There’s some of us out here in the world that may have had dreams of being a full-time artist, part-time employee. You know, the kind of artist that says the hell with “getting a real job”, as your factory-working uncle tells you at the family reunion each year. Or the weird truck driver that lingers a little too long at each stop in order to tell you what’s wrong with kids these days. The kind of artist that gambles it all for the sake of creativity. Slaying tables at a restaurant, or selling Kenny Wayne Shepherd CDs to that same factory-working uncle at the local record shop in order to make just enough dough for rent and a case of ramen. So that what is left can be put into instruments, software, painting supplies, CD duplication, promotion, and maybe an extra pair of jeans. Then hopefully there’s enough change left to put gas in the shitty compact car they’ve had since sophomore year in college to get to a gig/showing/installation. All so they can go play a gig that they put together themselves so someone can poo poo about paying $10 for a CD or $25 for a t-shirt as that artist is setting up their own equipment and sweating the fact that besides the guy annoyed at paying money for product, there’s only 6 other people in the venue.
Despite the hassle, the low returns, and the poverty that full-time artists/part-time employee promises, they still do the dance. They do it because creating art, regardless of the medium, completes something in them. They work the service industry because it can be flexible and it allows the artist to continue writing, performing, painting, or whatever their creative trip is. There’s this unity in the independent artists community that cannot be denied. The freedom to create what you want, when you want, that seems to foster reaching for something far beyond the usual.
Unfortunately, with the gamble of being an independent artist with a job without benefits of healthcare, paid vacation, and the general safety net of monetary shelter, even something as minor as a sprained ankle can do irreparable damage. That’s why a lot of us artists become part-time artists and full-time employees. We trade artistic freedom for security; 2 am recording sessions for 5 am wake up alarms; Friday night gigs for Saturday morning pancakes with the kids. I think the full time artist gives up far more than what I’ve given up. I’ve traded my artistic aspirations, but I haven’t given up my passion for art. I get my fix through these many independent musicians I encounter on a daily basis. Whatever “thing” I don’t get through going into my basement studio and disappearing for hours at a time I’ve found it in the music of so many wonderful and beautiful musicians. Their art fulfills an artistic need and intellectual need I crave to get through the daily grind. They open my brain and pour in big ideas and a musically-colored escapism that I’ve devoured since I was 4 years old and got from my parents copy of Sgt. Pepper.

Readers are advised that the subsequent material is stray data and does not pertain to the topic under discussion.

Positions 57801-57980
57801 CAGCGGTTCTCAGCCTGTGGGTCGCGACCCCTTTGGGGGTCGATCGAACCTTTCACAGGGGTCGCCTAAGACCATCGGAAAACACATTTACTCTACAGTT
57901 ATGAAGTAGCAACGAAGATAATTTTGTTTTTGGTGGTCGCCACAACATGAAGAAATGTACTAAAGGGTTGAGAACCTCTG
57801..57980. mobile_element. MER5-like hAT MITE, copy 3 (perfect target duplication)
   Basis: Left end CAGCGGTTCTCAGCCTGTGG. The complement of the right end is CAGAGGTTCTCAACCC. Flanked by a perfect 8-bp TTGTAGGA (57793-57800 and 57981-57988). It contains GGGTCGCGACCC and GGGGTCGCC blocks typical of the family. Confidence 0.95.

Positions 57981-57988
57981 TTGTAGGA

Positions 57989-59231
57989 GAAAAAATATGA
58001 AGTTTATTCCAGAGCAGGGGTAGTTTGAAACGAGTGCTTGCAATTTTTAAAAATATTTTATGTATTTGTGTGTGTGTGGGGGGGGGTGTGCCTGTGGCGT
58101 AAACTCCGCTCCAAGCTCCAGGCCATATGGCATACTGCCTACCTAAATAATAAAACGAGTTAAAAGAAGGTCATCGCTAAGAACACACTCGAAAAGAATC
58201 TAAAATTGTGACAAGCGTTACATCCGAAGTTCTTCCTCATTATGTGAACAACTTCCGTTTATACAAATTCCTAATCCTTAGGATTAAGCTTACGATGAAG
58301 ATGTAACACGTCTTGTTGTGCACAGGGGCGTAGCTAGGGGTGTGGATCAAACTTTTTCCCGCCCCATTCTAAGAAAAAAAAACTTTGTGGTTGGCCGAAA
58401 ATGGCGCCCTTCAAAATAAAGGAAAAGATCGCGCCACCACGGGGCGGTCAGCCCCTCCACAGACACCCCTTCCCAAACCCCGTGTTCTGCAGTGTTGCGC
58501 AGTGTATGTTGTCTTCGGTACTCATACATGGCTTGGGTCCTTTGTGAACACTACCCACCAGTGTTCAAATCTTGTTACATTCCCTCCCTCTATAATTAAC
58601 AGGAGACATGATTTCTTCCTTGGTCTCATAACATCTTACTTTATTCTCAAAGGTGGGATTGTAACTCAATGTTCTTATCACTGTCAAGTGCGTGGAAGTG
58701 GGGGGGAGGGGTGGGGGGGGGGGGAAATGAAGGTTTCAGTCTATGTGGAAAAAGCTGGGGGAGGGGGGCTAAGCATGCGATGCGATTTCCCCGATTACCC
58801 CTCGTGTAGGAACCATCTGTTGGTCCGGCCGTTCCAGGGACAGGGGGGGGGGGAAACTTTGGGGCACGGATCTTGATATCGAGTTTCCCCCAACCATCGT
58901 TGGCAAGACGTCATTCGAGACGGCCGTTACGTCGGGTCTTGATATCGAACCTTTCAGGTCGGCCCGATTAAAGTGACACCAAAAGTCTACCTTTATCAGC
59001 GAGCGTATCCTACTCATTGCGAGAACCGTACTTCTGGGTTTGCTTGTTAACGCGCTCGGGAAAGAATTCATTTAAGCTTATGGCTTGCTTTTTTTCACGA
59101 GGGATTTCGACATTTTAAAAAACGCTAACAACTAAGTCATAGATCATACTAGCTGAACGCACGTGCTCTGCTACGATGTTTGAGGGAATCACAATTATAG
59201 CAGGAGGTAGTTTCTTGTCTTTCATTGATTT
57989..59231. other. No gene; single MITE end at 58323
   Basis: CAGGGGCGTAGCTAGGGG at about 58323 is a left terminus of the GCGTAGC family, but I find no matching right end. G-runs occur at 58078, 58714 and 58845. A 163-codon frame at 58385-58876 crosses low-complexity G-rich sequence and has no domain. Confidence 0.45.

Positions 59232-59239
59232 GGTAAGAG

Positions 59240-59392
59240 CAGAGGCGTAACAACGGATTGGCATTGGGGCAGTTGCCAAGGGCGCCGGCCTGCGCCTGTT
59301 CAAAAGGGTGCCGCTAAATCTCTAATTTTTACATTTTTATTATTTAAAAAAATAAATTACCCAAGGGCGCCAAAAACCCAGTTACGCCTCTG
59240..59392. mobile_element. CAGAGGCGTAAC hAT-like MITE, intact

If you’re at all familiar with these digital pages, then you’ll recognize the name Justin Sweatt. I’ve talked about Justin a handful of times just in the last couple of months. His Termination Dust kind of knocked me on my ass, which led to my mind being blown by an impressive body of work which includes The New Dark Age Of Love, Urban Gothic, California Chrome, and plenty of other incredible EPs, re-scores, and art installations. He also recently released his first solo album as Justin Sweatt. It’s called Say Your Goodbyes and it’s absolutely brilliant. Justin is one of those independent artists I’ve been talking about. He slags through the service industry in order to support his desire to create music. He’s given the freedom to create what he wants to create, work with whom he wants to create with, and explore where the muse wants to take him.
Last week Justin was riding his bike when he was struck by a car. The accident had the potential for serious injury(or worse), but his quick reflexes avoided anything life-threatening. Unfortunately Justin suffered a broken collar bone and concussion. He’s unable to work now for at least four weeks. The injury has left him unable to work at his service industry job or to create musically. He’s in a physically and emotionally painful holding pattern. The double album he was working on has been released “as is”, as well as a two-song ‘Sessions’ EP.
Justin is understandably frustrated and worried about where to go from here. Why am I telling all you about this? Because we can help Justin, and many other independent artists by supporting them. How? By buying their art. Downloading their albums, buying their LPs, paintings, or paying the cover charge and checking out their shows. Justin has quite a collection of music to dig into. Head over to Justin’s Bandcamp page and download some music. It’s that simple. It’s not charity. It’s capitalism, baby. Money for product. That purchase allows Justin and many other artists like him to stay independent and creative and make the art their hearts and minds ache to create. It’s not product like crappy food, disposable goods, and general manufactured refuse. This is heart and soul goods. This is spiritual fuel, man. Music is good for the soul, and with the click of a button it can be yours. And maybe Justin doesn’t have to worry so much about medical bills.
Whether you’re a full-time employee, part-time artist, sometime parent or lapsing Catholic it doesn’t matter. Support the arts and the artists that make that art. Give Justin some peace of mind and download some of his music. We need creative souls like Justin to keep creating. He, and other artists like him, are what make the world go around.